Linked by Thom Holwerda on Sat 4th May 2013 09:36 UTC
Hardware, Embedded Systems "NeXT Computer (the original 68030 cube) was a high end workstation that was manufactured between 1988 - 1990. Back then it was a very expensive machine as a complete system would start at $6500 (in 1988 dollars). The machine is a 1 foot cube magnesium case that houses the computer. At the time, its performance was impressive, with a Motorola 68030 CPU running at a screaming 25Mhz, a dedicated floating point CPU, and a digital signal processor built into the system. NeXT cubes featured a magneto-optical drive that stored a whopping 256 Megabytes (by comparison, high end Mac systems at the time might have featured a 20 Megabyte hard drive.) In its day, this was the "Ferrari" of desktop systems!" No new information for the average OSNews reader, but lots of beautiful photos for a beautiful Saturday afternoon.
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RE: I miss NeXTstep
by Chris_G on Sat 4th May 2013 13:55 UTC in reply to "I miss NeXTstep"
Chris_G
Member since:
2012-10-25

Why does every thread have to descend into "why I hate Windows 8?" I don't like it, which is why I don't use it. But that's just me. You don't like it either? Don't use it.

This is really starting to get old.

Reply Parent Score: 5

RE[2]: I miss NeXTstep
by GraphiteCube on Sat 4th May 2013 14:22 in reply to "RE: I miss NeXTstep"
GraphiteCube Member since:
2009-04-01

Why does every thread have to descend into "why I hate Windows 8?" I don't like it, which is why I don't use it. But that's just me. You don't like it either? Don't use it.

This is really starting to get old.

Somebodies just want flame-wars everywhere.

They don't pay for it.
They don't use it.
They aren't affected by it.

They still have their own freedom to choose what they want.

But they still yelling at it and try to restrict the others' freedom to pay for it/ use it. (Of course, they can't do it physically, so they do it verbally, spreading wrong/ outdated information.)

Don't like it? Yeah, then don't talk about it and ignore it as if it doesn't exist.

I think this kind of culture becomes popular since Apple's "PC vs Mac" advertisements. I think this just spreads hate everywhere and brings negative impact on people mind.

Yes it is off-topic but those flame-wars are polluting the discussion environment.

Reply Parent Score: 2

RE[3]: I miss NeXTstep
by moondevil on Sat 4th May 2013 16:58 in reply to "RE[2]: I miss NeXTstep"
moondevil Member since:
2005-07-08

I think this kind of culture becomes popular since Apple's "PC vs Mac" advertisements. I think this just spreads hate everywhere and brings negative impact on people mind.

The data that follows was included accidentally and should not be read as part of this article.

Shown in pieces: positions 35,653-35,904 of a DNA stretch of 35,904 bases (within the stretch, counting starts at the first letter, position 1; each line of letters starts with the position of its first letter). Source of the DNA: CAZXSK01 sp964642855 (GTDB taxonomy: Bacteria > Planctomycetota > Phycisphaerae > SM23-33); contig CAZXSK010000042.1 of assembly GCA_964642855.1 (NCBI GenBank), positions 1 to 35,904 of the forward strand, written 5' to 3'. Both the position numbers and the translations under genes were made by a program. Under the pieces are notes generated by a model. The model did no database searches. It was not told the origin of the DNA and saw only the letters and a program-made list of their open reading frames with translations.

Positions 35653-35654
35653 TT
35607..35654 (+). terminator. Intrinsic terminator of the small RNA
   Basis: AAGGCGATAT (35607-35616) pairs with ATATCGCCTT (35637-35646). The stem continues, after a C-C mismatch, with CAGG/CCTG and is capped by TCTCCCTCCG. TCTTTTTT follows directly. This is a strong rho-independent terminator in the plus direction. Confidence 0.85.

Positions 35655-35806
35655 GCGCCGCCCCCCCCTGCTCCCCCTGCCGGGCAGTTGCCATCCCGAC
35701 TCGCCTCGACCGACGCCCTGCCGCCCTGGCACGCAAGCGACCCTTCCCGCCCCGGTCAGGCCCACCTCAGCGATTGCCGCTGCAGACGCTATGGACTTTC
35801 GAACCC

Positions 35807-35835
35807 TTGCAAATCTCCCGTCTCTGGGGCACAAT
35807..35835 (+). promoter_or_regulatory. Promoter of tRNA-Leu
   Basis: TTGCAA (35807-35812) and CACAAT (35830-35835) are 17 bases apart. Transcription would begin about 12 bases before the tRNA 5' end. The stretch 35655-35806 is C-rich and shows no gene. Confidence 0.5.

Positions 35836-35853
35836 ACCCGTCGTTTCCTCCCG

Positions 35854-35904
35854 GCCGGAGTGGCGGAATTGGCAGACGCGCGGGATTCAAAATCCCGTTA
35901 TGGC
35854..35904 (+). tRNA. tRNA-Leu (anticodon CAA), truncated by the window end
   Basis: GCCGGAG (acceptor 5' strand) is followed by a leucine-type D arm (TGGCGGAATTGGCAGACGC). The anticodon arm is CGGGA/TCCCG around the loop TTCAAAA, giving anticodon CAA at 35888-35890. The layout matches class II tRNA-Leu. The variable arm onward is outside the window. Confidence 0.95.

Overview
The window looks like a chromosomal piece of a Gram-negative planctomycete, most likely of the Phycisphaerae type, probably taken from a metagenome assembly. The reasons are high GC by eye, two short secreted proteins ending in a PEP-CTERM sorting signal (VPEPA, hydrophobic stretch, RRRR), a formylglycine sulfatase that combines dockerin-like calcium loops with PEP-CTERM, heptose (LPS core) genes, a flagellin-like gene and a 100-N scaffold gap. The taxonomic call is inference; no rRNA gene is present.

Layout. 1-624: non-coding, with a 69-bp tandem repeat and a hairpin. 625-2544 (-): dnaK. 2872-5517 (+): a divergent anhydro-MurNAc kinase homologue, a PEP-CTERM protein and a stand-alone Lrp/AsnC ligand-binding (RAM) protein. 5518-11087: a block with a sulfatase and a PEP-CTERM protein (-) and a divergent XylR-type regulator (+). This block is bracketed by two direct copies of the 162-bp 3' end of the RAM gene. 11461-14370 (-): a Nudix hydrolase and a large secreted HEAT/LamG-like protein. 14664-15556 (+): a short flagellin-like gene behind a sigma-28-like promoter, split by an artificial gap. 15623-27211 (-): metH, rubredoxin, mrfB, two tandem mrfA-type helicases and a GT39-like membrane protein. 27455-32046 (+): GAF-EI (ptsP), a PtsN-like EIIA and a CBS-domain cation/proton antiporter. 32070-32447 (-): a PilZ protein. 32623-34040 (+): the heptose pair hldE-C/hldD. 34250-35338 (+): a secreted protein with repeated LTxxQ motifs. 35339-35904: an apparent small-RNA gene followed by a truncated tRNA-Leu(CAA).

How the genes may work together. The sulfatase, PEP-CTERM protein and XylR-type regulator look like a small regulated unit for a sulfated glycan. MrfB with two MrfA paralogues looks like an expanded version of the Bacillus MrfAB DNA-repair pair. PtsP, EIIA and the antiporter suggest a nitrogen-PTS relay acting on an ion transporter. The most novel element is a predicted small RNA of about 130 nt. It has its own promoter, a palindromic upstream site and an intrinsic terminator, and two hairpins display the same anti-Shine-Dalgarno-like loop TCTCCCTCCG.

Nah, it was just like that since the begining of home computing.

ZX Spectrum vs C64 vs Apple II vs Sam Coupé vs ....

Nintendo vs Atari vs Sega vs ...

Atari ST vs Amiga vs PC vs Mac vs ...

People seem to want to be assured they are on the right side.

Nowadays I don't care any longer as long as I can do my work.

Reply Parent Score: 9

RE[3]: I miss NeXTstep
by cmost on Sat 4th May 2013 17:46 in reply to "RE[2]: I miss NeXTstep"
cmost Member since:
2006-07-16

Somebodies just want flame-wars everywhere.

They don't pay for it.
They don't use it.
They aren't affected by it.

They still have their own freedom to choose what they want....


I've been exclusively a Linux user for over ten years now and switched because of Microsoft's corporate policies and anti-competitive practices. Don't try to say with a straight face that Windows 8 doesn't affect those who don't use nor want it.

All new PC shipping with Windows 8 have UEFI and secureboot enabled by default. Different providers locate the secure boot kill-switch, if there is one, in different places and under different names in the scarily complex and dangerous UEFI control panel. Disabling secureboot cannot be done from within the operating system. Some OEM's try to obscure the killswitch so that some users can't find it. For example, on ASUS laptops it is not called 'Secure Boot' at all, but 'Legacy Mode', giving the impression that you are using something outdated and insecure. This arduous process makes it either difficult (or impossible in some cases) to install another OS. Those alternative OSs that have managed to install on these systems do so with custom bootloaders and either self-made or other special keys signed by Microsoft. How Microsoft got away with this from a legal standpoint is ridiculous.

Thankfully I can build my own systems so I can choose fully featured motherboards and avoid the hassle of secureboot myself. Unfortunately recent Linux converts, perhaps those who are trying to escape Windows 8, may not have the skills to bypass secureboot or the machine might be hindered in such a way that it can't be turned off at all. This is how Windows 8 is affecting people who otherwise wouldn't touch it with a ten foot pole and this is why those people lash out and bash Windows 8 every single chance they get!